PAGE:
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Three PTSD Myths and My Truths
PTSD (Post Traumatic Stress Disorder) is one of those things that you hear about more and more these days, but that wasn’t always the case. If you had PTSD, it often went undiagnosed because doctors either didn’t know what to look for or you suffered silently as your world crashed around you because there was (and still kind of is) this stigma that if you were suffering, you were weak. Whether we want to acknowledge this or not is a whole other battle, but I’m talking to you. The person who has a loved one in their life battling PTSD, the person who wakes up next to someone having those horrible nightmares. I’m talking to you, the person who wants to know more because maybe all you know is what you’ve seen on tv. I’m talking to you, the person who has a friend of a friend who you think you heard had PTSD and are wondering if this person is safe to be around (you’ll understand this in a few minutes, trust me). First, I want to thank you for trying to learn more. There are so many PTSD myths and stereotypes out there that are so harmful to our relationships with those with PTSD and the people with it themselves.
PTSD and me
I’m Sam, and I was diagnosed with PTSD in 2014, but I have been dealing with it since 2012. Man, it feels crazy even to type that because there was a time where I suffered alone, and I was terrified to tell people about what was up with me. For the longest time, the Navy just treated me for anxiety and depression and the P-word was never brought up (mostly my fault because I wasn’t very open about what I was going through. Who wants a doctor to know just how crazy they are, am I right? Spoiler alert, I wasn’t right). My husband and I dealt with a lot together through my various treatments and periods of thinking I could do it on my own. Over the years I have heard A LOT of weird “facts” from people who got their information from Hollywood. Guys, Hollywood depicts those with PTSD and an insane light that should be taken lightly. Yea, I’m sure there are a few people out there, but I feel like most people assume that as all of us are like that. Here’s my take on three of the myths that I’ve heard.
PTSD Myths and my truths
PTSD Myth one: Only people in the military get PTSD.
My Truth: Nope. Not even close. While it’s one of the biggest platforms for PTSD awareness campaigns literally, anyone can develop PTSD. Child and adults alike are at risk after suffering a traumatic experience. I think this one comes from a lack of understanding just what PTSD is. When I was first diagnosed my doctor explained it to me like this. Your brain is like a filing cabinet. All your memories are files. Usually, your mind knows exactly where to put these memories, but sometimes things happen in your life that your brain just doesn’t know where this experience belongs. It spends its time just floating around without a place to go, and that’s not how the brain likes to operate. The point of treatment is to deal with the issue head on so your mind can finally find a place to put it.
Children and adults can develop PTSD a variety of ways. Assault, car accidents, abuse, and natural disasters are just a few ways outside of combat.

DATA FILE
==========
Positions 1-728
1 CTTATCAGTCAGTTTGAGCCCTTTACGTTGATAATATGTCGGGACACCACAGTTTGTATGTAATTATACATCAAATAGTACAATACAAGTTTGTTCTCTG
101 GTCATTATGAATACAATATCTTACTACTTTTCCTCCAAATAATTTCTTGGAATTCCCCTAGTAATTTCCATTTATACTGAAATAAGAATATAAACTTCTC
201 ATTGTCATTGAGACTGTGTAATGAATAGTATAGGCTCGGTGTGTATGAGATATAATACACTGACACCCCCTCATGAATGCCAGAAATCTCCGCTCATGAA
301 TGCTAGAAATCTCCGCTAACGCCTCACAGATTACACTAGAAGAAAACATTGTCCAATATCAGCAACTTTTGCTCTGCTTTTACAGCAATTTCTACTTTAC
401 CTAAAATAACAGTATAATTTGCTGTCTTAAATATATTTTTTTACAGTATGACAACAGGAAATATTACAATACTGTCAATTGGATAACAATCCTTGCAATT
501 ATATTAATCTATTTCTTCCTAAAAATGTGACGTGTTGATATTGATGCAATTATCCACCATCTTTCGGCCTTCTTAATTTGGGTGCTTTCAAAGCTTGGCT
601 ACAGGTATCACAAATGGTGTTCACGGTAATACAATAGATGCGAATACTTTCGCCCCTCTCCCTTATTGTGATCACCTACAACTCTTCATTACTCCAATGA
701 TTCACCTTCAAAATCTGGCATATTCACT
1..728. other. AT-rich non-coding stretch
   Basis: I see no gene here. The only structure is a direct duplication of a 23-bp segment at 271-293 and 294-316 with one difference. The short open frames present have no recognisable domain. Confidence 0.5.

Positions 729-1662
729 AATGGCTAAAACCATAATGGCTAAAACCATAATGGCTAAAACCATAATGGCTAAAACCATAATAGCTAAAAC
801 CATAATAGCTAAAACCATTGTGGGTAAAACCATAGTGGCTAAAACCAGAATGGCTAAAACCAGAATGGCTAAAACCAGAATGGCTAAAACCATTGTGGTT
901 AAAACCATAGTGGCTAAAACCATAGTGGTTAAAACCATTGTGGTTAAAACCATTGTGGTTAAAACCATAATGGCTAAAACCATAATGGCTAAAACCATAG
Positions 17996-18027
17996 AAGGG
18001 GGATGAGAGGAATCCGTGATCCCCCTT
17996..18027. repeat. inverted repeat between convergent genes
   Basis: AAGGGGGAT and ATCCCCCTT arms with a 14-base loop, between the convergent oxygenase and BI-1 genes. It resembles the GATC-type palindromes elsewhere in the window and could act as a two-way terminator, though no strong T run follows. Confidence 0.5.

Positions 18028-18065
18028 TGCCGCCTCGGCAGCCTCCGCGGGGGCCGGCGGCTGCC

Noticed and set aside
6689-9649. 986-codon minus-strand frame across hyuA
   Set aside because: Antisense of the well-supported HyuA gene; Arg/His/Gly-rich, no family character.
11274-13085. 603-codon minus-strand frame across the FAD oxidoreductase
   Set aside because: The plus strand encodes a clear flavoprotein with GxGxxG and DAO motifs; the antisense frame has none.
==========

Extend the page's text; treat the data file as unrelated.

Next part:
PTSD Myth two: Everyone with PTSD is dangerous to those around them.
My truth: Uh, again, no. Not even close. While irritability is a symptom of PTSD is doesn’t mean everyone experiences it nor does it mean they experience it in the same ways. I did experience anger as a symptom, but more often than not I was a bigger danger to myself than those around me. I fell a flight of stairs one time trying to flee from a situation, and since I was panicking, I didn’t see the steps and down I went. I blame Hollywood for this one. How often do you see an actor in a movie with PTSD flipping shit and punching everyone in sight because they are having a flashback? While some may experience that, I personally don’t know of anyone from my groups who have, a lot of us freeze or flee. Feeling paralyzed during a flashback and crying in a grocery store was my reality for the longest time.
PTSD Myth three: It’s been x amount of time, shouldn’t you be over this by now?
My truth: Everyone’s recovery is different, and no one can tell you how long it should take before you start to get control. One of the hardest parts for me during treatment was being honest with myself because I felt so ashamed of what happened and the things I thought that I hid them. I hid symptoms, and I hid thoughts of suicide, I hid it all. This hindered me feeling any bit better. It made me feel worse. Then, when people would ask why I don’t just “get over it” it hurt even more. There are also different treatments to try because just because one works for one person, it may not work for the next. A person has to be ready to face their PTSD because it can be a long, involved process that takes a lot out of you. If you are reading this and you have been diagnosed with PTSD and have heard this particular line, know that I am with you. You take that time you need and don’t let anyone rush you because you will end up screwing yourself in the end.
For right now that’s about all I have to say. This is one of those topics that I have to take in strides because it scares the crap out of me to openly talk about my truths with living with PTSD. I do plan on writing more about this in the future but in the meantime, if you need someone to talk to, my inbox is always open for you. You can contact me here! If you’d like to learn more about how I got to this point and creating The Teal Bandit, you can find that here!